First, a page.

How The Job Market Looks Right Now

Light at the end of the tunnel, how the job market is fairing in 2020.

Employers showing glimpses of hope.

After the initial shock, employers (mainly banks and ASX listed companies) are starting to explore the job market again.

Initially many clients of ours had communicated a hold on all new hires until the end of the financial year at least, but some of our larger partners are lifting this freeze already.

The big players have finalised remote working procedures and implemented virtual onboarding processes and are looking at new and innovative ways of servicing their customers during these uncertain times.

We’ve seen a hard shift in the types of roles offered, with demand for security-based tech skills skyrocketing as infrastructure and security projects have been prioritised. Unfortunately, this has come at the expense of previously planned projects across areas such as HR.

We’re confident many of these projects will be re-visited later in the year, but we feel many are likely to be put on hold until the foreseeable future.

Top talent is never available for long

While smaller businesses are struggling right now, some astute employers have used this shock to the market to snap up top talent. A small number of start-ups and small to medium-sized tech businesses have bucked the trend and have gone hard after skilled workers.

It’s unlikely we’ll see so many tier 1 candidates simultaneously looking for roles for a long time, and companies such as Atlassian have capitalised on this.

It’s a buyers’ market right now.

The job market is undoubtedly tough for job seekers right now, and we’re seeing extremely high competition for a limited number of roles.

If you are actively looking for a role, be mindful of your expectations in terms of your remuneration package.

Tough economic conditions paired with the oversupply of talent has meant we’ve seen lower offers across the board than what we’d typically see across the industry.

If you’re looking to secure a contract, unfortunately, you may be better off reducing your day rate around 10-15%, and offering a broader rate-range to give a potential employer more scope to continue the conversation. We are expecting rates to return to pre-coronavirus levels at some stage, but as it stands these are currently very hard to achieve, and you may well be undercut.

For mental health support during this difficult time, Beyond Blue has also set up a coronavirus mental wellbeing support service.

What should I be expecting from a recruiter now?

Now is a good a time as any to work closely with a recruitment firm to navigate a hostile job market. Our team has spent a lot of time lately conducting video interview training, giving CV advice and helping candidates’ re-position themselves in the market.

Hiring managers are being inundated with CVs right now, so choosing a leading firm that has established relationships with key players in your field is a must to stand out in a crowded market.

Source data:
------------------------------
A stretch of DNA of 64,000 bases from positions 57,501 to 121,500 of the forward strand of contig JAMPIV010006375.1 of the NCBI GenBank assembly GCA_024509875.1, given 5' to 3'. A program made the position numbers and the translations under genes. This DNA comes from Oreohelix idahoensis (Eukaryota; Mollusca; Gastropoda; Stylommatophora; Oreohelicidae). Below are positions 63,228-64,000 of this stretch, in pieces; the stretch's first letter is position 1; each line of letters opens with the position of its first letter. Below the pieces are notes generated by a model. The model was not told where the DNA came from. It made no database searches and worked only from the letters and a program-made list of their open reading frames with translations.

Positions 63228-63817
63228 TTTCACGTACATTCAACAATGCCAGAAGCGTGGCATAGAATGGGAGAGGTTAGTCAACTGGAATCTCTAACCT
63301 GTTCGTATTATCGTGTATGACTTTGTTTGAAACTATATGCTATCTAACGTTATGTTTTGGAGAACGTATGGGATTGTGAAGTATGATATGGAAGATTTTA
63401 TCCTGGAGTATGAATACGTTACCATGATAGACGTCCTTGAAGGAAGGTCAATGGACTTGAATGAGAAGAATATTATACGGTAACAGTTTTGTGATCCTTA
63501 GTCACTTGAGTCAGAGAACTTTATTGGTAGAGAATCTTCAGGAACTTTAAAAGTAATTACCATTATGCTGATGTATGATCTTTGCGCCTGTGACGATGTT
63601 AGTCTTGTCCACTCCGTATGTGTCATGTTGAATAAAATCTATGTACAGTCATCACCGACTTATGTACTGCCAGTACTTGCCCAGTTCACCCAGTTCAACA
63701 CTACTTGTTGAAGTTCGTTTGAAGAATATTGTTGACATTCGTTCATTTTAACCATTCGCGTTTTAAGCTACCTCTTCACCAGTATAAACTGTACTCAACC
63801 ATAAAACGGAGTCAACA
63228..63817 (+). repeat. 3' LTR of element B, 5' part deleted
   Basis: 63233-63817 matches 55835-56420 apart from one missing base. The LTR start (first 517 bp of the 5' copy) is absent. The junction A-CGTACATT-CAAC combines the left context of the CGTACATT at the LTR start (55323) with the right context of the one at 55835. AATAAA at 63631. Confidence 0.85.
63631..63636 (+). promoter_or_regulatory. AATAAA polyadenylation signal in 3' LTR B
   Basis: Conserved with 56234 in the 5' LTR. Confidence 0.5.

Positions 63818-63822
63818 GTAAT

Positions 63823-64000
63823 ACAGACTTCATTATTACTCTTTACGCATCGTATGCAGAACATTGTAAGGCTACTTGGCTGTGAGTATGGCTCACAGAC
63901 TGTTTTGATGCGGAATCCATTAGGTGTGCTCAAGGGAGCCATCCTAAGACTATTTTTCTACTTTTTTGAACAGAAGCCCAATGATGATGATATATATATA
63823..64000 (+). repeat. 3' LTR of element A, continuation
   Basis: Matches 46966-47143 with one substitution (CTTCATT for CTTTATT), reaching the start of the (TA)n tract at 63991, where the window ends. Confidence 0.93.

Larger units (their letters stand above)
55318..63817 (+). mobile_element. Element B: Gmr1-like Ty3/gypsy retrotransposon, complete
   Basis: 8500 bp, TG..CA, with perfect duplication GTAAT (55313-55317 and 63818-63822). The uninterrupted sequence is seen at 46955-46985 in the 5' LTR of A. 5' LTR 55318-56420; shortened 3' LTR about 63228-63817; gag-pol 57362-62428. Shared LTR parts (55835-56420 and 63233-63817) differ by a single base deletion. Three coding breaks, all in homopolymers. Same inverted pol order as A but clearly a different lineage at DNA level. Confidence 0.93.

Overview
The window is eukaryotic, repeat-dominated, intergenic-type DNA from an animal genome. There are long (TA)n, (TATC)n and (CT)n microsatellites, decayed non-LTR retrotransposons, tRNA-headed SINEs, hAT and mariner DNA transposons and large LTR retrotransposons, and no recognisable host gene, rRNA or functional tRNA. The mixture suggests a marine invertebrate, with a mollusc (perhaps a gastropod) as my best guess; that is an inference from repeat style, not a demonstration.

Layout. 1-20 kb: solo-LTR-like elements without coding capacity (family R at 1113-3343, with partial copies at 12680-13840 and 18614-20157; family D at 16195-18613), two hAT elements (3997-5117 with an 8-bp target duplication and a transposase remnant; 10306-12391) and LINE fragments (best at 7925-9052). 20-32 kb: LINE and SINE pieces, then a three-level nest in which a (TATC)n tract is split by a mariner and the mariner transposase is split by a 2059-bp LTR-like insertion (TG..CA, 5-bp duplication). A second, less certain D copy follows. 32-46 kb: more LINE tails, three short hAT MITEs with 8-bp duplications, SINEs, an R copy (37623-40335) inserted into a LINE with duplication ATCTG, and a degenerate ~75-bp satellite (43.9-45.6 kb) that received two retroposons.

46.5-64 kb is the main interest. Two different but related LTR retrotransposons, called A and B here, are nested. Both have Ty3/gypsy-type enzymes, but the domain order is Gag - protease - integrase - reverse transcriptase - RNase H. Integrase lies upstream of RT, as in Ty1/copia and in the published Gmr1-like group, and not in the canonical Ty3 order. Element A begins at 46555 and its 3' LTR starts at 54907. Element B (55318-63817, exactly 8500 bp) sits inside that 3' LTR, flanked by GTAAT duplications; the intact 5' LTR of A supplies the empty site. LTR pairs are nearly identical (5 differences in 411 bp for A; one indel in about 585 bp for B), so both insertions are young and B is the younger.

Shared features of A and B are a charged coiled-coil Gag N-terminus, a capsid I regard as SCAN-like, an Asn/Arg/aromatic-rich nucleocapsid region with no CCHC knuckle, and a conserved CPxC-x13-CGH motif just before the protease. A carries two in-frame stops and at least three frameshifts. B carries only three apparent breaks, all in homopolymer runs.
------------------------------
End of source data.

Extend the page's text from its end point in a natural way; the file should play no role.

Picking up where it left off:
Changing the speed of tech in Australia

Innovation in tech in Australia has long been considered at least a few years behind the U.S and the U.K, but recent challenges could level the playing field. While the negative impacts of coronavirus can’t be understated, it has forced big businesses to move at a different pace.

With the speed, large organisations have had to adapt to the ‘new normal’, processes to improve customer experience have been rolled out in a matter of weeks rather than years. Big corporates have had to adopt a start-up mindset to deliver projects within required time frames in order to overcome challenges that change on a daily basis.

This will eventually lead to changing perceptions around what it means to work for a corporate and increase the standing of Australian tech talent in the global market.

Innovation…what’s next?

Social distancing. Unprecedented times. Innovation. You’re probably sick of hearing these phrases, but that doesn’t stop the impact they’re having on our lives at the moment.

I had an interesting call this week with a client who happens to be one of Australia’s biggest retailers who have spent the last three weeks spinning up a Click & Collect system from scratch. Sounds simple enough, but the inside word was that under normal circumstances with all the standard bureaucracy this release usually would have taken a good 3 months.

It’s becoming clear that big business can be nimble and innovative. When it needs to. Will this create a new way of thinking for major companies, will they use this pandemic as a way of repositioning themselves? It is amazing what can be done and needs to be done in order to survive.

We’ll be hosting our first live webinar in May that explores how innovation will be so pivotal for businesses to survive. We will be hosting three or four thought-leaders from enterprise, corporate ventures & start-ups to come together and share their thoughts.

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